Bioinspired deep learning: discovery, modeling, design and manufacturing
Markus Buehler
Department of Civil and Environmental Engineering Massachusetts Institute of Technology

Feb. 17, 2022, 2 p.m.
https://tinyurl.com/nanoSeminar-GA


Nature produces a variety of tough materials with many functions, often out of simple and abundant materials, and at low energy. Such systems - examples of which include spider silk, conch shells, nacre or bone - provide broad inspiration for engineering. Here we explore the discovery of structure-property relationships in such complex nanomaterials, including the translation of biomaterials to engineering designs, using a variety of tools including molecular modeling, AI and machine learning, and experimental synthesis using 3D printing, and characterization. We describe a series of bottom-up studies focused on the mechanical behavior of bio-inspired composite materials, especially fracture , compression and impact, and how these phenomena can be modeled using a combination of molecular dynamics and machine learning. We present several examples that involve deep convolutional neural networks, graph neural networks, transformers, and game theoretical approaches towards analysis and design of atomic-level material structures. This includes studies aimed at the discovery of fundamental structure-property-relationships in complex nanomaterials, without any a priori knowledge of the physical laws or any known pairing of input to output data. We conclude the talk with a series of case studies of material optimization using genetic algorithms focused on grain boundary architectures and gradients, novel 3D printed composites, as well as a translation of molecular structures to music and back to assess universal patterns through vibrational patterning.

Brief CV

Markus J. Buehler is the McAfee Professor of Engineering at MIT, a member of the Center for Materials Science and Engineering, and the Center for Computational Science and Engineering at the Schwarzman College of Computing. He pursues modeling, design and manufacturing approaches for biomaterials that offer greater resilience and controllable properties. His work is highly cited and has been recognized by numerous awards, including the JR Rice Medal, the Feynman Prize, the Daniel Drucker Medal, the Presidential Early Career Award for Scientists and Engineers (PECASE), the Harold E. Edgerton Faculty Achievement Award, the Leonardo da Vinci Award, the Alfred Noble Prize, and many others.



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Bioinspired deep learning: discovery, modeling, design and manufacturing
Markus Buehler
Department of Civil and Environmental Engineering Massachusetts Institute of Technology

Feb. 17, 2022, 2 p.m.
https://tinyurl.com/nanoSeminar-GA


Nature produces a variety of tough materials with many functions, often out of simple and abundant materials, and at low energy. Such systems - examples of which include spider silk, conch shells, nacre or bone - provide broad inspiration for engineering. Here we explore the discovery of structure-property relationships in such complex nanomaterials, including the translation of biomaterials to engineering designs, using a variety of tools including molecular modeling, AI and machine learning, and experimental synthesis using 3D printing, and characterization. We describe a series of bottom-up studies focused on the mechanical behavior of bio-inspired composite materials, especially fracture , compression and impact, and how these phenomena can be modeled using a combination of molecular dynamics and machine learning. We present several examples that involve deep convolutional neural networks, graph neural networks, transformers, and game theoretical approaches towards analysis and design of atomic-level material structures. This includes studies aimed at the discovery of fundamental structure-property-relationships in complex nanomaterials, without any a priori knowledge of the physical laws or any known pairing of input to output data. We conclude the talk with a series of case studies of material optimization using genetic algorithms focused on grain boundary architectures and gradients, novel 3D printed composites, as well as a translation of molecular structures to music and back to assess universal patterns through vibrational patterning.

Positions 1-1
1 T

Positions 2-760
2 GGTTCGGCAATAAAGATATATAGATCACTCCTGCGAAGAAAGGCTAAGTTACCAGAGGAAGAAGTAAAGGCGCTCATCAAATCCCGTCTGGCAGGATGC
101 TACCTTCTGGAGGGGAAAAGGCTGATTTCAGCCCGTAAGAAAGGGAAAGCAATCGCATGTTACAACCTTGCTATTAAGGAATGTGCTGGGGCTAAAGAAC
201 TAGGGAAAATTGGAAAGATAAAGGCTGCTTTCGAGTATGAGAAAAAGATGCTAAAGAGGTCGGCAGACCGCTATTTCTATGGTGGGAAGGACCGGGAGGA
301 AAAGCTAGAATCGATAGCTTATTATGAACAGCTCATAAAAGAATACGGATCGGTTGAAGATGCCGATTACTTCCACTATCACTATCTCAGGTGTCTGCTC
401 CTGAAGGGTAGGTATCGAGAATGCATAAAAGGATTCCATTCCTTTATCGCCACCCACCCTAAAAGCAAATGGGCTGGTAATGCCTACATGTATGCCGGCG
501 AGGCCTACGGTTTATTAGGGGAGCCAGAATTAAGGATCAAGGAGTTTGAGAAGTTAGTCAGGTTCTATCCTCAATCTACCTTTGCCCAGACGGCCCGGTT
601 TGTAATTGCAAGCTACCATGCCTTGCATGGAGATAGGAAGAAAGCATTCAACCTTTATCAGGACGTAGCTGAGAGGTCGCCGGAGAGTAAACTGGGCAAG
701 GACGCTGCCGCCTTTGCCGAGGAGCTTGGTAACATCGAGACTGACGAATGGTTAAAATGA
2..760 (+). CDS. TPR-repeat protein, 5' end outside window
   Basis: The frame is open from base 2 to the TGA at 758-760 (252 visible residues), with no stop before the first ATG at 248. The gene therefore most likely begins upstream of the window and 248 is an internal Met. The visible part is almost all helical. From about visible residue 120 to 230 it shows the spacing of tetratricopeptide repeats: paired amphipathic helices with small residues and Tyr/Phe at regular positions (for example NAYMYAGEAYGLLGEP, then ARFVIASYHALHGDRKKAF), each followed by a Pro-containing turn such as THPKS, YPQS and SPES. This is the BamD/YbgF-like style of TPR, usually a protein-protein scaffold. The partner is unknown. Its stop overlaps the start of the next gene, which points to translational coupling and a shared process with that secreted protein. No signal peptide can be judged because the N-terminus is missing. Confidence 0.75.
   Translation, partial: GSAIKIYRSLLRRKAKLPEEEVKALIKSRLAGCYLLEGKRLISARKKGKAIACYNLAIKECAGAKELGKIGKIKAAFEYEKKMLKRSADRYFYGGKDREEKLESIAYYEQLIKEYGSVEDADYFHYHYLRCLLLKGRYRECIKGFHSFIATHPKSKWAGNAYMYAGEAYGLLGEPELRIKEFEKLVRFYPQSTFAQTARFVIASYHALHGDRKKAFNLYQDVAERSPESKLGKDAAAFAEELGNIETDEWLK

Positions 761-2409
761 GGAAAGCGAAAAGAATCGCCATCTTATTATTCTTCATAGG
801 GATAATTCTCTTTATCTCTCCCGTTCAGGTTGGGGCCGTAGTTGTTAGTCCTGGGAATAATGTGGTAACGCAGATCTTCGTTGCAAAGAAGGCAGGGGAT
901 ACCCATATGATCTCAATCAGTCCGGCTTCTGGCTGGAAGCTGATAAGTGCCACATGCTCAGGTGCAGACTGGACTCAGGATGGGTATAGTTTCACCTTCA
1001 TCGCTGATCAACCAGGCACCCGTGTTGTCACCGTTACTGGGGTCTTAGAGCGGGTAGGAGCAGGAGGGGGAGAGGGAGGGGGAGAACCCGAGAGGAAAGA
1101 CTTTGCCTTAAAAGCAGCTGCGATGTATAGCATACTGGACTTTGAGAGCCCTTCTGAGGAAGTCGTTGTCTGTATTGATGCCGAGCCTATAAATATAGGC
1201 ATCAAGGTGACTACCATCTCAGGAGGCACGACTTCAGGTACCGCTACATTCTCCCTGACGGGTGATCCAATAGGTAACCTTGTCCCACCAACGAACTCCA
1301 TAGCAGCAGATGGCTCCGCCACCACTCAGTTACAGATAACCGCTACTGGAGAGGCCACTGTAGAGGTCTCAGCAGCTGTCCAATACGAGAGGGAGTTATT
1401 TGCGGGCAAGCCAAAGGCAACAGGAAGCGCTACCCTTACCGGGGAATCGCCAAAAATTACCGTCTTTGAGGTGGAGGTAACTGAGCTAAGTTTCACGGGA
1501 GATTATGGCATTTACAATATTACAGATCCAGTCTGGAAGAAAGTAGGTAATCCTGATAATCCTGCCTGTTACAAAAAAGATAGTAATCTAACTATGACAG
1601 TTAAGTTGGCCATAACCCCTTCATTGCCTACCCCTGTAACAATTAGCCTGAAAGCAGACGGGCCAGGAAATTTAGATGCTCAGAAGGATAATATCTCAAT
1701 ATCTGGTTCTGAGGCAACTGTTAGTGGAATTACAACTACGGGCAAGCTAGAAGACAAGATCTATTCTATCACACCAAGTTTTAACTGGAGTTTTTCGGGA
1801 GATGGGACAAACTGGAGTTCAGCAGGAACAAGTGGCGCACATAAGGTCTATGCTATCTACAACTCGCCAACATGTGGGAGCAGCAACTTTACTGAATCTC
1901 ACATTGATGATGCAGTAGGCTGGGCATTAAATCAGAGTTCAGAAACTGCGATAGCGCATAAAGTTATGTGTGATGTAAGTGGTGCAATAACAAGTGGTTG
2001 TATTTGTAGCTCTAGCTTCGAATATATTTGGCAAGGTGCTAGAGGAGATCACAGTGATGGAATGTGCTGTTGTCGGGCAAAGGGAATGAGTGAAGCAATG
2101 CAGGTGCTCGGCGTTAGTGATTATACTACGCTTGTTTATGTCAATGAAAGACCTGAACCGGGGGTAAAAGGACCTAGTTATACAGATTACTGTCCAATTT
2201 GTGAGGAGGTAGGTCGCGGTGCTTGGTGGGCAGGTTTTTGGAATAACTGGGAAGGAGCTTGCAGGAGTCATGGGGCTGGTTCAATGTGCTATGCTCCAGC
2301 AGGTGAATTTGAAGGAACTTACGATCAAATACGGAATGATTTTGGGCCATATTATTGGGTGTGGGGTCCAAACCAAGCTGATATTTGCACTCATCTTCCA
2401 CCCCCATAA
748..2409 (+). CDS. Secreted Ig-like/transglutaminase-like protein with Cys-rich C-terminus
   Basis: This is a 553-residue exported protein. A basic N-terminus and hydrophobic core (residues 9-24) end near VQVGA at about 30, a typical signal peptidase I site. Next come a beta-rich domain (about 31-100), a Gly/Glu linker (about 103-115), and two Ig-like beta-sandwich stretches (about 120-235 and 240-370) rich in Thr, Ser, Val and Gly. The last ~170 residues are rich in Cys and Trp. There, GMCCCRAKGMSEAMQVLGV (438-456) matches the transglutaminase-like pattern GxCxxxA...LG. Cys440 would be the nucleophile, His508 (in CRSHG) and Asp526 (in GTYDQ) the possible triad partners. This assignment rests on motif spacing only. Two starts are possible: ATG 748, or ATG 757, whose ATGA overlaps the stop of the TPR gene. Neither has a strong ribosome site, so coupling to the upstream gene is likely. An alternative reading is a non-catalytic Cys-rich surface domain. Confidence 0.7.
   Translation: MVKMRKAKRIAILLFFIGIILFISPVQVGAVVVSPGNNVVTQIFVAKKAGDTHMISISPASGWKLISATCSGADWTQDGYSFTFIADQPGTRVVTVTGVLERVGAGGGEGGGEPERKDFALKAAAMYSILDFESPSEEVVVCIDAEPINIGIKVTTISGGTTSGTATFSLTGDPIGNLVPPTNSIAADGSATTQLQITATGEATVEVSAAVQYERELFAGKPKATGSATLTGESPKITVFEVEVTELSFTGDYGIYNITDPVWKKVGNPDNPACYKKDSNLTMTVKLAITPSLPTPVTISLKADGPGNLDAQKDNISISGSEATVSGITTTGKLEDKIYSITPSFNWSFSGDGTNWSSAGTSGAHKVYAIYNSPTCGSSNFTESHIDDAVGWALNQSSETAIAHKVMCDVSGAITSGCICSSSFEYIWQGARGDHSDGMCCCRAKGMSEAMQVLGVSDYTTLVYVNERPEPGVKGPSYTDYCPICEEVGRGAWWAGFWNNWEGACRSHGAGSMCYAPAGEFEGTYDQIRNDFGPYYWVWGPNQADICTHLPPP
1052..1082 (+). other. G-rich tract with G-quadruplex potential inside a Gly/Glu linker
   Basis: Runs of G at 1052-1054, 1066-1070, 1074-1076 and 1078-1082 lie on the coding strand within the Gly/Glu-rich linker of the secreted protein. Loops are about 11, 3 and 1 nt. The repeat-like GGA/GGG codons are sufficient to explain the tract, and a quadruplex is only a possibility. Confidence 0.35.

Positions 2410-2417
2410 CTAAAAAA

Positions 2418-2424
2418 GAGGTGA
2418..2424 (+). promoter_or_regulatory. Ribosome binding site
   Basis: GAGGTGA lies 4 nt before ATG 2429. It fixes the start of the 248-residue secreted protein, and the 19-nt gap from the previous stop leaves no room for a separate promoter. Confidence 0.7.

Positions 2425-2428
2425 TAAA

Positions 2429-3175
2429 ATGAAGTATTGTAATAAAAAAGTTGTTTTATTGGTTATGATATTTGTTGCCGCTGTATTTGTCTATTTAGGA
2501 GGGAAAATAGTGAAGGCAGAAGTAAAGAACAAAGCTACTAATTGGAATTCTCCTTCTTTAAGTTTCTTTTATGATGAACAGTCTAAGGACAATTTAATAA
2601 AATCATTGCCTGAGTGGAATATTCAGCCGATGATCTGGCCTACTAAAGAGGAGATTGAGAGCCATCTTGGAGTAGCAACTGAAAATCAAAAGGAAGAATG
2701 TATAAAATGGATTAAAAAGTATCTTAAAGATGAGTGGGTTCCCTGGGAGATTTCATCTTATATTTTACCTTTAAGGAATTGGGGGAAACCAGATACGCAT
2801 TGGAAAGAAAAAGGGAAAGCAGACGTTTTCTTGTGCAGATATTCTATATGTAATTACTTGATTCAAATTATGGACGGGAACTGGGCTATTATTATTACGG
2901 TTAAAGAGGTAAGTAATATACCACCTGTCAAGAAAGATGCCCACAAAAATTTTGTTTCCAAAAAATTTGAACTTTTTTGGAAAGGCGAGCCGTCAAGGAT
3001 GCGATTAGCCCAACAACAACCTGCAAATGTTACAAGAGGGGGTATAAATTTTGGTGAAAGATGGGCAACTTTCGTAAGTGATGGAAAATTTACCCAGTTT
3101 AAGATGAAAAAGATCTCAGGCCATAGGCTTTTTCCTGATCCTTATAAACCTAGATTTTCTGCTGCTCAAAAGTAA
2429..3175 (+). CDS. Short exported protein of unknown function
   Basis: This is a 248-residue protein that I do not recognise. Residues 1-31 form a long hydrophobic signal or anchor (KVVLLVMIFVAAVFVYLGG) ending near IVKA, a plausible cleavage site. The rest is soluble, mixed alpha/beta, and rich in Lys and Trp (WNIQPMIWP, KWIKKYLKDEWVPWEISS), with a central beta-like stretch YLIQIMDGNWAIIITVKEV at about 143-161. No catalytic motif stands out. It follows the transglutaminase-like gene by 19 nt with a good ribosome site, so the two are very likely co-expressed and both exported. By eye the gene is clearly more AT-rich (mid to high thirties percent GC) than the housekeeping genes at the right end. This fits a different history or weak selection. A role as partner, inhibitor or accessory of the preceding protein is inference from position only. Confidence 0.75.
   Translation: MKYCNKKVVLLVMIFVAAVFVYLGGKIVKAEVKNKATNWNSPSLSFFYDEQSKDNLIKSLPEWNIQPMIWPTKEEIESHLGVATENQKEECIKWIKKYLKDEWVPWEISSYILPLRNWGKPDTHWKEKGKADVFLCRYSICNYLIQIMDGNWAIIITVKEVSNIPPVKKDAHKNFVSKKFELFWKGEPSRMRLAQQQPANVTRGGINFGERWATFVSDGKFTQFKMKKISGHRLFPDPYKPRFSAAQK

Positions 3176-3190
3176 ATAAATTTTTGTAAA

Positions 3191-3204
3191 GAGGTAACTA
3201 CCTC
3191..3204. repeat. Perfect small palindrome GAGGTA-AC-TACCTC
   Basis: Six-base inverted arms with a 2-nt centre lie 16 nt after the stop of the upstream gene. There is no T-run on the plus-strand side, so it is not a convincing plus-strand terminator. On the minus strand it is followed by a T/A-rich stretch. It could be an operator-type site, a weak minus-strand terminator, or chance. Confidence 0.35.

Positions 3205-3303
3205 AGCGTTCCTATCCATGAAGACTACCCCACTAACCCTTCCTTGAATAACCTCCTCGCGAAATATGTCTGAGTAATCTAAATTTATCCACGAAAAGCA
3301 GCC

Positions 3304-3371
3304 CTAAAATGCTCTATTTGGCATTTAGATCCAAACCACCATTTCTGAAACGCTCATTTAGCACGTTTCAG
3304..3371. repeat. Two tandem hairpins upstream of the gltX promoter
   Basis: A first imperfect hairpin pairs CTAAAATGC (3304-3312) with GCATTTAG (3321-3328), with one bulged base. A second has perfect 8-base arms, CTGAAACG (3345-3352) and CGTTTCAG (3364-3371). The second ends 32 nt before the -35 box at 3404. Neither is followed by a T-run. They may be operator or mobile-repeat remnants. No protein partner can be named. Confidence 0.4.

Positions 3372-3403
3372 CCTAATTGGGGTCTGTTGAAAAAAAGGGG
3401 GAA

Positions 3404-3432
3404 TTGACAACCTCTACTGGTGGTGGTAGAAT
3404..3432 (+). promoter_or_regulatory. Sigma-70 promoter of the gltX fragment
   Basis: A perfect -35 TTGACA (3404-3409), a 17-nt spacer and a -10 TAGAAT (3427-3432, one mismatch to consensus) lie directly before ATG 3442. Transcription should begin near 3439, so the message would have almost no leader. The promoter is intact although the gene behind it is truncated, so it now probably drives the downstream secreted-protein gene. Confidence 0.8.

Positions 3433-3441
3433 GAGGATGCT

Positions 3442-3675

Brief CV

Markus J. Buehler is the McAfee Professor of Engineering at MIT, a member of the Center for Materials Science and Engineering, and the Center for Computational Science and Engineering at the Schwarzman College of Computing. He pursues modeling, design and manufacturing approaches for biomaterials that offer greater resilience and controllable properties. His work is highly cited and has been recognized by numerous awards, including the JR Rice Medal, the Feynman Prize, the Daniel Drucker Medal, the Presidential Early Career Award for Scientists and Engineers (PECASE), the Harold E. Edgerton Faculty Achievement Award, the Leonardo da Vinci Award, the Alfred Noble Prize, and many others.



Share